bamwc2 wrote:High Plains Drifter (Clint Eastwood, 1973): Eastwood both directs and stars in this western about an unnamed man who is roped in by the town of Lago to defend it against the return of three outlaws who have been released from jail after killing the town's sheriff. Although it’s far less cerebral than some of his other westerns, Eastwood knows how to make solid entertainment. My only complaint is the rape that occurred 15 minutes in. The film gives into the dangerous myth (a very common one at the time) that ‘no’ means ‘yes’ and any woman will cease her protests once the thrusting begins. The film even references this moment later on to make a joke. It’s a glaring black mark on an otherwise great flick.
SpoilerShowWas Eastwood implying that he was the ghost of the murdered marshal in his final conversation with Mordecai? He did disappear into the horizon as the credits began to roll.
Mr Sausage wrote:RE: High Plains Drifter
I thought the rape scene unnecessary, too, but I think it's there to alienate you from Eastwood, to suggest he is not an figure of good. It was certainly shot to make him look demonic. I think it was a misguided choice, tho'.SpoilerShowThe whole movie implies that Eastwood is a metaphysical avenging angel. Hence the odd, ghostly atmosphere of the thing. Eastwood even cast the part of the sheriff with an actor that looks very similar to him, which adds to the ambiguity.
bamwc2 wrote:Mr Sausage wrote:RE: High Plains Drifter
SpoilerShowThe whole movie implies that Eastwood is a metaphysical avenging angel. Hence the odd, ghostly atmosphere of the thing. Eastwood even cast the part of the sheriff with an actor that looks very similar to him, which adds to the ambiguity.SpoilerShowMy wife watched the film on and off with me and swore that Eastwood also played the part of the late Marshal. I told her that she was crazy. She'll be happy to hear this news.
RobertAltman wrote:I agree it's pretty clever casting. Buddy Van Horn played the Marshall. He was Eastwood's stunt double from Coogan's Bluff onwards (he previously also doubled for Gregory Peck), stunt coordinator on almost all of Eastwood's films, and director of three of the truly disposable titles in Eastwood's filmography: Any Which Way You Can, The Dead Pool and Pink Cadillac.
I loved High Plains Drifter and it's creepy atmosphere when I saw it in my early teens, but I don't think I've seen it since. Curious as to how it holds up. My impression is that many disregard it as a lesser work where Eastwood spends too much time aping Sergio Leone, in addition to being, as bamwc2 point out, less cerebral than his later westerns (except for the moronic Pale Rider). Fans of Drifter should also check out the pretty effective Django il Bastardo, starring Anthony Steffen, which I'm pretty sure Eastwood must have seen before making his own supernatural western.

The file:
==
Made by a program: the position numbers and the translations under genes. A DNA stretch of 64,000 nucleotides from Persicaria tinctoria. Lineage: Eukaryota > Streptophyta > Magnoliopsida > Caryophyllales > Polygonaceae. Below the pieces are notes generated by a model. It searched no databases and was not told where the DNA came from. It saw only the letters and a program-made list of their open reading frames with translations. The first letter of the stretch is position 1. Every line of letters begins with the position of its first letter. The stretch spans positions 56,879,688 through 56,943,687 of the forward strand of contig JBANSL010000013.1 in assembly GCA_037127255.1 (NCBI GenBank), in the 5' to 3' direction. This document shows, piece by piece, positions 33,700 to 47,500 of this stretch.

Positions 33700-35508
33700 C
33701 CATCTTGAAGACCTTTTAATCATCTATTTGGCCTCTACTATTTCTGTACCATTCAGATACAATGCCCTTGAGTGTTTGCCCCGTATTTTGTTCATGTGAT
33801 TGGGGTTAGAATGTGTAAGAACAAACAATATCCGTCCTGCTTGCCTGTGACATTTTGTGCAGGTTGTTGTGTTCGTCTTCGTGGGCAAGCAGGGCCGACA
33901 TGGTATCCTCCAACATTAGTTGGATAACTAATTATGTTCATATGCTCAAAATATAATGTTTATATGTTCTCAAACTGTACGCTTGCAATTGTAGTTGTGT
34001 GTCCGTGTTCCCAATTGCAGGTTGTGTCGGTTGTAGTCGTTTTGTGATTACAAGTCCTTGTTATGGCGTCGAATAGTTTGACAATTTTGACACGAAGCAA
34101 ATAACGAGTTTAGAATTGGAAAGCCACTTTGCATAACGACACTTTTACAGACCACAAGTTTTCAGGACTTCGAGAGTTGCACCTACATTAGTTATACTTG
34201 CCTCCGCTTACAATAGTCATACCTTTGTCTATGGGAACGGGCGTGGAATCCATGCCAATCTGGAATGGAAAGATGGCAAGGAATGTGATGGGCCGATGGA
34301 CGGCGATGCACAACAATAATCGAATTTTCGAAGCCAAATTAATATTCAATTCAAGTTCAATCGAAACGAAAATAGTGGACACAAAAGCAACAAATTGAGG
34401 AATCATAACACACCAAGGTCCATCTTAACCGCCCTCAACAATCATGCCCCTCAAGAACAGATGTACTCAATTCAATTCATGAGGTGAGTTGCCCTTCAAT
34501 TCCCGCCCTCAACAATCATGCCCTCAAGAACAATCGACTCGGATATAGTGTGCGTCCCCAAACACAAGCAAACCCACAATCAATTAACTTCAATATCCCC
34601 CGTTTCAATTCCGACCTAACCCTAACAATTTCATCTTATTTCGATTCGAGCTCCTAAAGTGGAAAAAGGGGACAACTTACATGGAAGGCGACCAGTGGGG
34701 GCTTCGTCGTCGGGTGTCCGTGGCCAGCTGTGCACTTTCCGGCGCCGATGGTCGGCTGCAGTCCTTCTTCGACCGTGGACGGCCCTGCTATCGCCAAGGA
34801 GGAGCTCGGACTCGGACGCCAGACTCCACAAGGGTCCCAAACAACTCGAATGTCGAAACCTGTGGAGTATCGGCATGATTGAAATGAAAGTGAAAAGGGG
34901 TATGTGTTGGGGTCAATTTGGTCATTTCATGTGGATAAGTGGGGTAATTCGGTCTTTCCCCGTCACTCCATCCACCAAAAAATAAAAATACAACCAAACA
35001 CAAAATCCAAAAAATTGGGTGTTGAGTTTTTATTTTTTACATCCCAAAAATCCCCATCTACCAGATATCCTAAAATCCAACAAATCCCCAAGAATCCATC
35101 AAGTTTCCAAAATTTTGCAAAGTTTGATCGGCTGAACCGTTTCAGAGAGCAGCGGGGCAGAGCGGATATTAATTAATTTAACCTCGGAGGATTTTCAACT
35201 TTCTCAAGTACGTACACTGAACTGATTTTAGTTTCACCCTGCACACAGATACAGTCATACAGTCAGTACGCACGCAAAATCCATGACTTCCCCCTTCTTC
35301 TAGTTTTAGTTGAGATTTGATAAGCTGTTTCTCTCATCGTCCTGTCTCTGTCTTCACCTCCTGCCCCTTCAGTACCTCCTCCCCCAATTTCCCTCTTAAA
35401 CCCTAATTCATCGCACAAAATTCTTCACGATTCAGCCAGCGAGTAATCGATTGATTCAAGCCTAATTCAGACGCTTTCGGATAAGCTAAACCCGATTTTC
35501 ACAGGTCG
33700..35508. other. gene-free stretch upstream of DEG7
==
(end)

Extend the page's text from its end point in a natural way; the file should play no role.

knives wrote:I actually rather like Pink Cadillac even if it is total B Movie bad comedy.
So you're the one!
domino harvey wrote:Well, I didn't have any interest in seeing it before that picture
I guess I didn't have to lift all of these quotes, but I thought a separate thread dedicated to Eastwood's back catalogue might be interesting. As it happens, Pink Cadillac was on TV last night, so I thought I'd give it another go. I had forgotten that Clint does wacky accents in this, so during the opening I thought perhaps this was going to be more fun than I remembered, but that was not really the case. I never understood why his "skip tracer" character felt the need to put on costumes etc to catch these crooks, as uniformed policemen were always around to help him out. Bernadette Peters was really good in this, but what little heart she brought to the picture cannot make up for the fact there are barely any laughs in it, and certainly no excitement. I prefer the orangutang pictures (it's not a monkey!)...nothing here can compete with the sight of Clint hanging from a chandelier.knives wrote:Like I said I recognize that it is not the next coming of Hawks, but its fun for its weird aims. Certainly I like it more than the monkey pictures.
Of the three movies Buddy Van Horn directed, two includes neo-nazis as villains. I'm sure there's an academic article waiting to be written on that subject. Also, two of them include early Jim Carrey cameos - in Pink Cadillac you can actually hear him utter his future catchphrase "Alrighty then".
flyonthewall2983 wrote:As with the other Horn films it's the wrong decade, but I think The Dead Pool gets a little bit of a bad rap. The Rookie is far worse in comparison. At least in the former you could just sense Clint's boredom from an acting perspective. The Rookie is boredom from a directing perspective which affects everything.
I'm with you on this though. The Rookie is moronic, but I do enjoy it, in particular the performances of Sonia Braga and Raul Julia.knives wrote:The Rookie is pretty fun in how stupid and crazy it is though.